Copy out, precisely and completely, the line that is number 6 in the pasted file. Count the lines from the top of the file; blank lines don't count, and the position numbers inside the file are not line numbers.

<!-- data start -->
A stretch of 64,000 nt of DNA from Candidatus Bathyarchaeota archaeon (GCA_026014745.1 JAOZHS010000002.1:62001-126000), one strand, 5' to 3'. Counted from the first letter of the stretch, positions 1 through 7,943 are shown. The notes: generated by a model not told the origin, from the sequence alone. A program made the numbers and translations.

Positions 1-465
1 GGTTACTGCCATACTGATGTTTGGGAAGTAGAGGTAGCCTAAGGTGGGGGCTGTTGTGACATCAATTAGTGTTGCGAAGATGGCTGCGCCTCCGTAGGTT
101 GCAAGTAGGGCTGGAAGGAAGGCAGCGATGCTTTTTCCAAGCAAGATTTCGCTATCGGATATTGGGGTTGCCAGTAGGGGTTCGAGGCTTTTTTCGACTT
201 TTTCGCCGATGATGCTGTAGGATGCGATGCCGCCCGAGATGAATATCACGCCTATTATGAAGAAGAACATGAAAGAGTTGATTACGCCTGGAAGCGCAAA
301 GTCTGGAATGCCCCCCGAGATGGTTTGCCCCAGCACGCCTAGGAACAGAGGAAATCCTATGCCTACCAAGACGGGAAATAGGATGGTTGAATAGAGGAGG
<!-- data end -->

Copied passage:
301 GTCTGGAATGCCCCCCGAGATGGTTTGCCCCAGCACGCCTAGGAACAGAGGAAATCCTATGCCTACCAAGACGGGAAATAGGATGGTTGAATAGAGGAGG